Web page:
Stars - Basic Properties/H- R Diagram

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  • 1. The Sun Solar Composition • The Sun consists of hydrogen, about 73.4 percent by mass, and helium, 25 percent, as well as a small amount of other elements. • This composition is very similar to that of the gas giant planets. • The Sun’s composition represents that of the galaxy as a whole.
  • 2. Measuring the Stars Groups of Stars • Constellations are the 88 groups of stars named after animals, mythological characters, or everyday objects. – Circumpolar constellations can be seen all year long as they appear to move around the north or south pole. – Summer, fall, winter, and spring constellations can be seen only at certain times of the year because of Earth’s changing position in its orbit around the Sun.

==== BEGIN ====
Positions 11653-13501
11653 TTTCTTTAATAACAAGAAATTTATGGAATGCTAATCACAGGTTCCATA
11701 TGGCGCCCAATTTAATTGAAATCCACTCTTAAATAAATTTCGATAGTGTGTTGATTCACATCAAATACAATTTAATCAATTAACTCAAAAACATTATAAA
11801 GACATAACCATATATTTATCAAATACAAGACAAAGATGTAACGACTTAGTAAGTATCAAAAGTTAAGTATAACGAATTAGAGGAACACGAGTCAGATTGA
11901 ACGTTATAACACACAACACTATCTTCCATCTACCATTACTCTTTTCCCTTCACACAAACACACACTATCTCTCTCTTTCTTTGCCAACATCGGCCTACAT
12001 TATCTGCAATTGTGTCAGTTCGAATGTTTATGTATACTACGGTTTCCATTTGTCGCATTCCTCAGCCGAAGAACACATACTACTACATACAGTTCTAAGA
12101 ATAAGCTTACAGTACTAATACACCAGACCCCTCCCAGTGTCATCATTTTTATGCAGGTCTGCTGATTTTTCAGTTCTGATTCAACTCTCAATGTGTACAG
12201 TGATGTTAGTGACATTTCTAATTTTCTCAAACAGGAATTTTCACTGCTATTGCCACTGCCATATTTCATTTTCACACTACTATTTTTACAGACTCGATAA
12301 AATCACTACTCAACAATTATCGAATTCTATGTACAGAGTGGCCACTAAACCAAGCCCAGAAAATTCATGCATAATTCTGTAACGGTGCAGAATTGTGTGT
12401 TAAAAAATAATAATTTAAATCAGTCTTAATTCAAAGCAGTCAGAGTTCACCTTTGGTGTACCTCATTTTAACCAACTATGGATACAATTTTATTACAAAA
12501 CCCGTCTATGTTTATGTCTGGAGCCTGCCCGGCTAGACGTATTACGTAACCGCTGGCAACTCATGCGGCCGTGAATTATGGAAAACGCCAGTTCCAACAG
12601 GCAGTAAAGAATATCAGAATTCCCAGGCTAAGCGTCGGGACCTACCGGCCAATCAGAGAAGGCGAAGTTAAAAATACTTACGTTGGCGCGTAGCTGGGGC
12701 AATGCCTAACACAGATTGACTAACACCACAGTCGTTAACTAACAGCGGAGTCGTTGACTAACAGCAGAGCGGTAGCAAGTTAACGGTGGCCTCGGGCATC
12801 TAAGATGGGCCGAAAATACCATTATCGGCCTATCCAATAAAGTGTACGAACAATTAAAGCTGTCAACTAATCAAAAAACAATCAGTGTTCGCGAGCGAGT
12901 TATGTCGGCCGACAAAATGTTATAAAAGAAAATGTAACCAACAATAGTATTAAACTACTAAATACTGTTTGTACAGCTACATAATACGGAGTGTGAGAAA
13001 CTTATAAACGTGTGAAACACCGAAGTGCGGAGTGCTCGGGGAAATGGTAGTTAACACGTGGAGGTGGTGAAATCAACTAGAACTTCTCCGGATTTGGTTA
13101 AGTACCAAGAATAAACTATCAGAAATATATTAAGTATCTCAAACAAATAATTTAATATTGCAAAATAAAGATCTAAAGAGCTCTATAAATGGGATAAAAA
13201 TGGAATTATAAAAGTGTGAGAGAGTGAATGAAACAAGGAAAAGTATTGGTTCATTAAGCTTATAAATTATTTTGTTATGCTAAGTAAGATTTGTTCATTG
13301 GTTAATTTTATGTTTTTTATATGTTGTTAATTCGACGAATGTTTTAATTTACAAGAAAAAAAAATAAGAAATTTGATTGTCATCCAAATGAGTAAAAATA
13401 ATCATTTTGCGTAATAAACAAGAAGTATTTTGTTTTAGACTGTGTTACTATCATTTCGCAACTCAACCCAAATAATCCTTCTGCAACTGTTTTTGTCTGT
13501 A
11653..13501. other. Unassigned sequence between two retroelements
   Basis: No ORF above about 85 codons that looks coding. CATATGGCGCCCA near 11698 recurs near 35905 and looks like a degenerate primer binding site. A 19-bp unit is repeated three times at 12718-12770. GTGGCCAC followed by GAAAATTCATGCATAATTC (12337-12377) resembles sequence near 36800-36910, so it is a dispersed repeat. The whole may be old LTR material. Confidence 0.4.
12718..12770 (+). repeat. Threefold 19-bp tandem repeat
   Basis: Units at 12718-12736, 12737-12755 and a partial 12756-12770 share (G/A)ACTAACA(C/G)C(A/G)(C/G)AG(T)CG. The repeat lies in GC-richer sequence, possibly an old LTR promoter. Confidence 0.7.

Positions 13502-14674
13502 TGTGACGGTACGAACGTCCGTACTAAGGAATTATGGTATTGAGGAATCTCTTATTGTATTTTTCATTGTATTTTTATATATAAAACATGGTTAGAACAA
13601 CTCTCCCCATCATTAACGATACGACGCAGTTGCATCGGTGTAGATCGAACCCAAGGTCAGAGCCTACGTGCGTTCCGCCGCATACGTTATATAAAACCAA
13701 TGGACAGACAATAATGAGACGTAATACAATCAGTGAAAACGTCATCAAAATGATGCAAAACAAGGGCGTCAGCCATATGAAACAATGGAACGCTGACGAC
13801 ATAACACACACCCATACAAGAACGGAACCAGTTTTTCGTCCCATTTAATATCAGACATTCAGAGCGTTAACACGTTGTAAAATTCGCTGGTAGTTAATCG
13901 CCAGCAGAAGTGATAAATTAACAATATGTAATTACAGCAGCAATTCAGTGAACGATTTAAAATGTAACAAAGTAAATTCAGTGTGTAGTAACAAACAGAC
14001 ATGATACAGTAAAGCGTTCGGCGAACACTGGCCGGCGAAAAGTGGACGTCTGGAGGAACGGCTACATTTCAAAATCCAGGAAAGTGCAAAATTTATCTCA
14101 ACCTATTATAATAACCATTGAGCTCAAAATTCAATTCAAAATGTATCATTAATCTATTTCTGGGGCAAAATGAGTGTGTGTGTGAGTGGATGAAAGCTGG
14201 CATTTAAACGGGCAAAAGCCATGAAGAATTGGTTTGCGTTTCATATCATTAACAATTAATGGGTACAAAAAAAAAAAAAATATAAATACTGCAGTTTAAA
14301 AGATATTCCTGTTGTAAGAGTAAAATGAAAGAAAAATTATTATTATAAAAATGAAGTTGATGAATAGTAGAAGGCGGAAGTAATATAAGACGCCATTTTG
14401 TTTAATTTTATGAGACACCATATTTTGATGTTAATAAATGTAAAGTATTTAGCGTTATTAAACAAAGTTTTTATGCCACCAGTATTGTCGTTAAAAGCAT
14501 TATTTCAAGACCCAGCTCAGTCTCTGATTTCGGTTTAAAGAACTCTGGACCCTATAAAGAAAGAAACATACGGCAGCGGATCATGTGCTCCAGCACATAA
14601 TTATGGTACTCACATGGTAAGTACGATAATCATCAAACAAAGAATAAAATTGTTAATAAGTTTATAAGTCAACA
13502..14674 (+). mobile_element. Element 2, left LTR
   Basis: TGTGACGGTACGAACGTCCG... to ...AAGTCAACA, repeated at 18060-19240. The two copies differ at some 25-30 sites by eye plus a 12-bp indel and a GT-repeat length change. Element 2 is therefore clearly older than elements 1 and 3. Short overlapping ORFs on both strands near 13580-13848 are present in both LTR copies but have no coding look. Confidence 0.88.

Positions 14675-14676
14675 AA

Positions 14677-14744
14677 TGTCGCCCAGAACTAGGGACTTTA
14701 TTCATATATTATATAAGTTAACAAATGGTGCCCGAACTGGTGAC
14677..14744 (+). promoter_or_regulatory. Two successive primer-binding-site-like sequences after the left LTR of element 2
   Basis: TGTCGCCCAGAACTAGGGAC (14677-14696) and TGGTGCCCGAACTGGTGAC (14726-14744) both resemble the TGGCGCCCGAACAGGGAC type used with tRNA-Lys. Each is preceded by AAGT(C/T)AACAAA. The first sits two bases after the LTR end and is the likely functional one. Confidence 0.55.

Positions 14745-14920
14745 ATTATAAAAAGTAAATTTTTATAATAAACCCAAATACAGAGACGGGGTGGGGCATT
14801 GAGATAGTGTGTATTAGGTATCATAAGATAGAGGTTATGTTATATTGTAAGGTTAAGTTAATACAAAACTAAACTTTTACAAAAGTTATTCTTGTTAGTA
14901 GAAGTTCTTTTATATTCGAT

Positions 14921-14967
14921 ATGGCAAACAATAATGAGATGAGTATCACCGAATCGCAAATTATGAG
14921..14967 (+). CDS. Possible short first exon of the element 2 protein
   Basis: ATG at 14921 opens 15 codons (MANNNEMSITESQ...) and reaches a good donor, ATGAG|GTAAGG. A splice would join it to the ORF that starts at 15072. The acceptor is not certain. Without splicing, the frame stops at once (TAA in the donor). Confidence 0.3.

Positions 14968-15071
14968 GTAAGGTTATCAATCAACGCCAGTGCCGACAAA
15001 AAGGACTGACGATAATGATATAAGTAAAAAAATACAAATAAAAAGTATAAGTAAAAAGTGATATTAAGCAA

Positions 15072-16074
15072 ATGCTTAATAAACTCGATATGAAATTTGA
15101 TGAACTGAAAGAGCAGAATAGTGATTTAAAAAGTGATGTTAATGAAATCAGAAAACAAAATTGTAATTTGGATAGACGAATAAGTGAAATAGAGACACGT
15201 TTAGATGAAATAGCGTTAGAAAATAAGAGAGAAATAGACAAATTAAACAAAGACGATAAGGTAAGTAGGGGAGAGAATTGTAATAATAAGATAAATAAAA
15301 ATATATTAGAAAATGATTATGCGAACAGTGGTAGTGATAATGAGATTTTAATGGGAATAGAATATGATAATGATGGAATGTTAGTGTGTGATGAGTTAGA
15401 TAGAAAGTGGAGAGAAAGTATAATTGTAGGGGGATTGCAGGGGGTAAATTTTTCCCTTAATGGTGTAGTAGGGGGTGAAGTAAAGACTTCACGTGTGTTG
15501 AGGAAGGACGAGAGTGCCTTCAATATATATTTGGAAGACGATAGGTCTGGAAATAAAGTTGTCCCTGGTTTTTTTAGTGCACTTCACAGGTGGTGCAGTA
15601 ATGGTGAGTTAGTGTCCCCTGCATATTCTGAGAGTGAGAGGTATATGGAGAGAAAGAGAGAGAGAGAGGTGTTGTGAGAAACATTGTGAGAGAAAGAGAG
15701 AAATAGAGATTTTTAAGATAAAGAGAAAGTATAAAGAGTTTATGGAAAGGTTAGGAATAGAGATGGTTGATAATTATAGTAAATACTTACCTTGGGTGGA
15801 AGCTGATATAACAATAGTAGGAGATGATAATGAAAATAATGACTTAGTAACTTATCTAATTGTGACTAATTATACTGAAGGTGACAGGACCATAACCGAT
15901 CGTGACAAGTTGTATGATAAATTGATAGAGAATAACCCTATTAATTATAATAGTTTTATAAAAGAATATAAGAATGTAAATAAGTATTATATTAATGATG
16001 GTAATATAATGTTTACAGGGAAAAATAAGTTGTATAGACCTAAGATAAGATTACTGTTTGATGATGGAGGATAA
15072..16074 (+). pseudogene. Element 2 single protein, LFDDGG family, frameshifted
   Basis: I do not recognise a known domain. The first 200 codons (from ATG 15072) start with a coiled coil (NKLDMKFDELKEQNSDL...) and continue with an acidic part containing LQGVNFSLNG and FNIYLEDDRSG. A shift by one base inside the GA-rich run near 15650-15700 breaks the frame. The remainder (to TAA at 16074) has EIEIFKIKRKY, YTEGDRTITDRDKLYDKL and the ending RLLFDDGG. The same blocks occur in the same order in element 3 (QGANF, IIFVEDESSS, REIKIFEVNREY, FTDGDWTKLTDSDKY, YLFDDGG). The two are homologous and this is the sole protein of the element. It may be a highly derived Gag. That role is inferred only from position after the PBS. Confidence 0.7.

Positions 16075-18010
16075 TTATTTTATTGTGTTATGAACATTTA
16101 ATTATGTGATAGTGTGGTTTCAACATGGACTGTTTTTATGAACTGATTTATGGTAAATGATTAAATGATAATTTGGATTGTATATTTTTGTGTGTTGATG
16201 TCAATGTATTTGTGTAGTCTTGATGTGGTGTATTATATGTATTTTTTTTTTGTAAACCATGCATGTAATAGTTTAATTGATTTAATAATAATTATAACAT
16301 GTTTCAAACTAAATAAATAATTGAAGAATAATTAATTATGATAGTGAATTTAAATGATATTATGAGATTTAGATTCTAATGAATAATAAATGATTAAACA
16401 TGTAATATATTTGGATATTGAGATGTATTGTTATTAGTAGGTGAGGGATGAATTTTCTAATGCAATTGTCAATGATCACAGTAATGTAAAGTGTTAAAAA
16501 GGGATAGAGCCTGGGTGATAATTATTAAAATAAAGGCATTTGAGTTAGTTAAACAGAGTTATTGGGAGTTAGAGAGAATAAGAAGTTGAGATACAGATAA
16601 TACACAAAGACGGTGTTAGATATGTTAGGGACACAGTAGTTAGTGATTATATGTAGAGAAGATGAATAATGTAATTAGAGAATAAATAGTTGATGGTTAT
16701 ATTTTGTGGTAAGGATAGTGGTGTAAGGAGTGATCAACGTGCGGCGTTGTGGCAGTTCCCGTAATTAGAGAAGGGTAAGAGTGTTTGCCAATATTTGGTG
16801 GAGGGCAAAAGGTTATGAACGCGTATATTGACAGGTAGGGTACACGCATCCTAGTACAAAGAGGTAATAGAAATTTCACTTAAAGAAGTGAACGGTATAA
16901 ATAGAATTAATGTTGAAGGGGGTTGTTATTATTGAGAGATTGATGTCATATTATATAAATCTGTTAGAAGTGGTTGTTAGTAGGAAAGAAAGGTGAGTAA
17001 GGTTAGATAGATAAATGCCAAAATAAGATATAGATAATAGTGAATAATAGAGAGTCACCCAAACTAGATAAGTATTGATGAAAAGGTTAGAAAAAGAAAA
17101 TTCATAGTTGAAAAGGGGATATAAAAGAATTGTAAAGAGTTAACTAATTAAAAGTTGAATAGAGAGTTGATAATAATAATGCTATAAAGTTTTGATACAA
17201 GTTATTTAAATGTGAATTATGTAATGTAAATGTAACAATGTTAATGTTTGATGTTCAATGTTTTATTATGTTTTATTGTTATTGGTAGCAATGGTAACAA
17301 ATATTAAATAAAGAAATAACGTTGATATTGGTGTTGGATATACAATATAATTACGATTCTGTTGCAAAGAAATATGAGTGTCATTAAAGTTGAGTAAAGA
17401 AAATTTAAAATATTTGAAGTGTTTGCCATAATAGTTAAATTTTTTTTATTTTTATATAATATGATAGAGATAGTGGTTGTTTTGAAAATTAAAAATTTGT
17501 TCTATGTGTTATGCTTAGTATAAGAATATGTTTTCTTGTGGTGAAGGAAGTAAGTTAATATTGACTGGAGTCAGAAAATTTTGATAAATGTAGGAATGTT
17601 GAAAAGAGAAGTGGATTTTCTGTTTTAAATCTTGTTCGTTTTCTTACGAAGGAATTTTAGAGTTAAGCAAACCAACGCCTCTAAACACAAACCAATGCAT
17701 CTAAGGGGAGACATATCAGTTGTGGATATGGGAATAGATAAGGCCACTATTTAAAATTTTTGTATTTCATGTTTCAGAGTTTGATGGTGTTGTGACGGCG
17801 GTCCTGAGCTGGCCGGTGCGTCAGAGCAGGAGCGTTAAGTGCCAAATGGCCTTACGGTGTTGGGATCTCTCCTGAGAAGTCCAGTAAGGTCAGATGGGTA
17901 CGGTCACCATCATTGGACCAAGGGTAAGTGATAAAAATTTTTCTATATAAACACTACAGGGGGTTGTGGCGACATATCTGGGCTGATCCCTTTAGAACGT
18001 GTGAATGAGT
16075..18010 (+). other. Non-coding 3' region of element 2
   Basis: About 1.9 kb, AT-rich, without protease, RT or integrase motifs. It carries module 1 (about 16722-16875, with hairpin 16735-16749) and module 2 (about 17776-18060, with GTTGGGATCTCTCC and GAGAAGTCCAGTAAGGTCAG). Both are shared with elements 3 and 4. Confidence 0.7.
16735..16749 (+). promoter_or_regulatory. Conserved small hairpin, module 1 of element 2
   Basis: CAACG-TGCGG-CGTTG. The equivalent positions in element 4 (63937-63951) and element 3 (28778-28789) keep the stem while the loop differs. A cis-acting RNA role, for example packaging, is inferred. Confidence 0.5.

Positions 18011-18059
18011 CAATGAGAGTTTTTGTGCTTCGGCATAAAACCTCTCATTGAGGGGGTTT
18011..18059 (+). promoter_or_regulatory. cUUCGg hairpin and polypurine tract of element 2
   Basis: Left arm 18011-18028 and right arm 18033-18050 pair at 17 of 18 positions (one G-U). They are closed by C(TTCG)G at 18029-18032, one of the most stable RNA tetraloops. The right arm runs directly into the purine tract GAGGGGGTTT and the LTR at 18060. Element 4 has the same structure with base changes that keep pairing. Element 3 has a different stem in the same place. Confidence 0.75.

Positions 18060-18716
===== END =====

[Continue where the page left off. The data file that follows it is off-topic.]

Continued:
• 3. Measuring the Stars Groups of Stars Star Clusters – A group of stars that are gravitationally bound to each other is called a cluster. • In an open cluster, the stars are not densely packed. • In a globular cluster, stars are densely packed into a spherical shape.
  • 4. The Pleiades Star Cluster
  • 5. M55 is a globular cluster in the constellation Sagittarius. Quite large on the sky (about two thirds of the Moon's diameter), but with a very loose, almost non-globular, appearance, M55 is about 18000 light-years away and about 100 light-years across.
  • 6. Measuring the Stars Groups of Stars Binaries – A binary star is two stars that are gravitationally bound together and that orbit a common center of mass. – More than half of the stars in the sky are either binary stars or members of multiple-star systems.
  • 7. Binary Stars The top image shows a blob without adaptive-optics correction. The bottom one shows the same image after an adaptive-optics correction that resolves the top blob into a double star.